It is possible that no event in Canada’s history has received coverage as extensive as that given the visit of Elizabeth and Philip. More than a thousand reporters, photographers and technicians were accredited in Ottawa (about three hundred and fifty of these from the CBC); thirteen hundred w'ere accredited in Washington and a thousand in New York. It was estimated that sixty million people in the United States—one in every three Americans—either saw the Queen on television or heard her on the radio; twelve million Canadians—or three in every four—either saw' or heard her. It was the first time Canadians had been linked coast to coast by television. (Vancouver’s Grey Cup game and the British Empire Games didn't reach the Maritimes.) Vancouver picked up live telecasts from Seattle, Washington, and the Maritimes from Portland. Maine—a service provided free by U. S. networks.
Famous faces, famous by-lines
"Ottawa isn't equipped to handle a journalist project of this scope," announced Andrew Ross, of the Department of External Affairs, at a press briefing held before the Queen’s arrival in Ottawa. He used a microphone to address reporters in a ballroom of the Chateau Laurier Hotel, which had been converted to a newsroom. Behind a hundred politely silenced typewriters were some famous faces and by-lines. Dorothy Kilgallen, panelist on TV’s What’s My Line?, was covering for the New York Journal-American; Bob Considine, former sportswriter and author of Thirty Seconds Over Tokyo, was writing a syndicated column for International News Service; Jinx Falkenburg, television and radio commentator, represented NBC; two of Canada’s best-known war correspondents, Ross Munro and Bill Boss, were present; prize-winning reporters Ken MacTaggart and Allan Kent, both of the Toronto Telegram, were veterans of previous royal tours. The most experienced royal tour writer in the room was Australia’s Anne Matheson. who observed during a television interview in Washington later that she has been on more royal tours than Prince Philip: she w'as in Africa with Elizabeth when the Queen, then an unmarried princess, celebrated her twenty-first birthday and has been along on every trip since. Almost unnoticed was the former mayor of Ottawa, Charlotte Whitton, attending the Queen's visit from behind a press badge instead of a chain of office. She writes a column for the Ottawa Citizen.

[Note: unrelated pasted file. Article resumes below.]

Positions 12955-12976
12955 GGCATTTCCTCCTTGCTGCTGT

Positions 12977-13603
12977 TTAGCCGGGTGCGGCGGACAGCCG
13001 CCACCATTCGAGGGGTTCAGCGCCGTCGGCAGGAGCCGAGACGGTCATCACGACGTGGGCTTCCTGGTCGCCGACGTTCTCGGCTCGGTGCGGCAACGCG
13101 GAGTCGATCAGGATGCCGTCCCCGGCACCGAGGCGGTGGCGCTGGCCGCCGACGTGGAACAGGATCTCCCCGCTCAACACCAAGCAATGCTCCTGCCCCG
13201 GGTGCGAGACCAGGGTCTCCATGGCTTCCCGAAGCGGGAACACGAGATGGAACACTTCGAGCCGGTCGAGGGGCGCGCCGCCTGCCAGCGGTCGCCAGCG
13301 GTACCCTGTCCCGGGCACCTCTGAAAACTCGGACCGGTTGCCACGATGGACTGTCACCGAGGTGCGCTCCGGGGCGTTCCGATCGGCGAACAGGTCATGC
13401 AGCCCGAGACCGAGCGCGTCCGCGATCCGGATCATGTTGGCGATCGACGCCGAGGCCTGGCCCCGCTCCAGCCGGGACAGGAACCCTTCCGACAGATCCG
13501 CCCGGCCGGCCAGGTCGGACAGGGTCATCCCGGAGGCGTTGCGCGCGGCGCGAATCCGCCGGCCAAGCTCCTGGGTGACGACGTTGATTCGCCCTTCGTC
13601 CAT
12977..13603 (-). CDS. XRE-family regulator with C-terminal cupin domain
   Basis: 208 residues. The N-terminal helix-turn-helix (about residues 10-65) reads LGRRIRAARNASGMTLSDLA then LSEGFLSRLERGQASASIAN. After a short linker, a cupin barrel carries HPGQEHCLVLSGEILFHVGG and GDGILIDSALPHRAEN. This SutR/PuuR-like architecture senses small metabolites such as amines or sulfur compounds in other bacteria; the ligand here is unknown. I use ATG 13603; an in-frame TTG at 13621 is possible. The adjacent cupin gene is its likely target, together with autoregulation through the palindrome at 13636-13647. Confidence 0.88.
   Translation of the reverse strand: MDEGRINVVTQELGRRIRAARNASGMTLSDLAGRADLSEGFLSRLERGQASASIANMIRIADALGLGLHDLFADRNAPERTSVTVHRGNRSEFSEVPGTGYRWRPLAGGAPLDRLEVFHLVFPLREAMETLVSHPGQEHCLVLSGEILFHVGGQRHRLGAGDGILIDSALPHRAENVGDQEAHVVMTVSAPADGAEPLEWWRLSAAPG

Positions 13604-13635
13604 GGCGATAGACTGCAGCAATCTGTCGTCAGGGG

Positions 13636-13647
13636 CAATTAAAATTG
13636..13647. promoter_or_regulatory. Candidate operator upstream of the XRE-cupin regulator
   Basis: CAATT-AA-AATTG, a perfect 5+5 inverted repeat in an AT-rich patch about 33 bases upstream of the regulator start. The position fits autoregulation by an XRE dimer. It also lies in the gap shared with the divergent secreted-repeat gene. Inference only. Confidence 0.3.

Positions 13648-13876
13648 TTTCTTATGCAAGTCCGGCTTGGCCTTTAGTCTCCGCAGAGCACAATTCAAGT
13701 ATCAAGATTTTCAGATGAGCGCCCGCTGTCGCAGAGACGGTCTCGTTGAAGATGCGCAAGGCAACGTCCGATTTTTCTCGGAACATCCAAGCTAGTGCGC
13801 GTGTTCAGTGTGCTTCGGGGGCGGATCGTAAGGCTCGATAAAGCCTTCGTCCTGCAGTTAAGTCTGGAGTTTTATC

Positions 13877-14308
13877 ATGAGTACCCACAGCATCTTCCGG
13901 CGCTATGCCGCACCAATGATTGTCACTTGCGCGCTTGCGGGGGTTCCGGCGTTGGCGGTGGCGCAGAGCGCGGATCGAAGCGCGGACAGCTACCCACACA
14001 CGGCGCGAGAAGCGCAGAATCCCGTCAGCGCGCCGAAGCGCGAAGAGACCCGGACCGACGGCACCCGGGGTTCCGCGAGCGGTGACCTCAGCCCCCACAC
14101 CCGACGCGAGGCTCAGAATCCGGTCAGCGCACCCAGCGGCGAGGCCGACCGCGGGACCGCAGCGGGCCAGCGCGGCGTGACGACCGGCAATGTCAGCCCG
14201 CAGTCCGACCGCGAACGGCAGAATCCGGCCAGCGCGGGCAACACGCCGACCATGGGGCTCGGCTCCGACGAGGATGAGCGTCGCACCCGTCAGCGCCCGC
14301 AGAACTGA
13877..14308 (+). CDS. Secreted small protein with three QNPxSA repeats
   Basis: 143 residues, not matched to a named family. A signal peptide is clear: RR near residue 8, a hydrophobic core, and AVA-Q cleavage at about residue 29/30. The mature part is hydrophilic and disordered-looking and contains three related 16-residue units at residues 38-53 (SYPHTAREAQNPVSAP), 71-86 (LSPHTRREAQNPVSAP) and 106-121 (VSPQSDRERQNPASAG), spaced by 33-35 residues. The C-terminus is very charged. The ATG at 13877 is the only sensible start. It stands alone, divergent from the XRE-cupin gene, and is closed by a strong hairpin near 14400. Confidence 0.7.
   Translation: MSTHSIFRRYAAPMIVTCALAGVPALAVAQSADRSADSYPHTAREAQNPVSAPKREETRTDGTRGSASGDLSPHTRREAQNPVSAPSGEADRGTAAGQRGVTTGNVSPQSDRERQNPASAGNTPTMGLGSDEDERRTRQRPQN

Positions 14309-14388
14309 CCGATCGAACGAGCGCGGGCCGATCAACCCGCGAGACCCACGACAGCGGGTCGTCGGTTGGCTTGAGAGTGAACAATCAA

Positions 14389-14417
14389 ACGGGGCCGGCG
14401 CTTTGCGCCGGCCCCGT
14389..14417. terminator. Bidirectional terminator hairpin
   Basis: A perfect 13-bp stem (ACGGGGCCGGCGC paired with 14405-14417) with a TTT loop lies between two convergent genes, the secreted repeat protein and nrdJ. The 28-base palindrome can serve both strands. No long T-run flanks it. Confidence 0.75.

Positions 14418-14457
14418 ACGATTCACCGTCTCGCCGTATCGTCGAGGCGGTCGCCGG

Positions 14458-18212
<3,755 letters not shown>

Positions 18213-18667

"No one ever conceived,” continued Andrew Ross at the initial press briefing, "of an event that would be covered by a thousand people when the Senate Chamber was built.” He then outlined a system
of preferential treatment and pooling that was to keep every succeeding press briefing in an uproar. At events that could be covered by only a few people, wire services would get first priority, in order of nationality. Canada was first, then Commonwealth outside Canada and then United States. Daily newspapers would come next, with a draw from a hat to determine which individual would attend, with the understanding that the winner would later "pool’’—that is, share—his information wuth the losers. Magazines were last.
Just outside the newsroom the CBC was rehearsing its televised coverage of the Queen's arrival. Monitor screens showed shoppers idling along the sidewalks. people boarding streetcars, empty front lawns. The commentators’ voices provided a curious contrast. “The excitement is gathering,” one was exclaiming, as the camera picked up a woman carrying groceries. "It doesn’t seem possible but the crowds are getting bigger . . . You can almost feel through this stone wall the sense of excitement.” Cameras showed placid traffic but the voice hustled
along. “Youngsters are sitting on their lathers’ shoulders and in some cases on their mothers' . . .” A CBC producer admitted that most of the spontaneoussounding commentary was carefully scripted in advance.
A stocky old man sat on the curb outside the Chateau Laurier and with a brush and pail of water, patiently scrubbed the fire hydrant clean.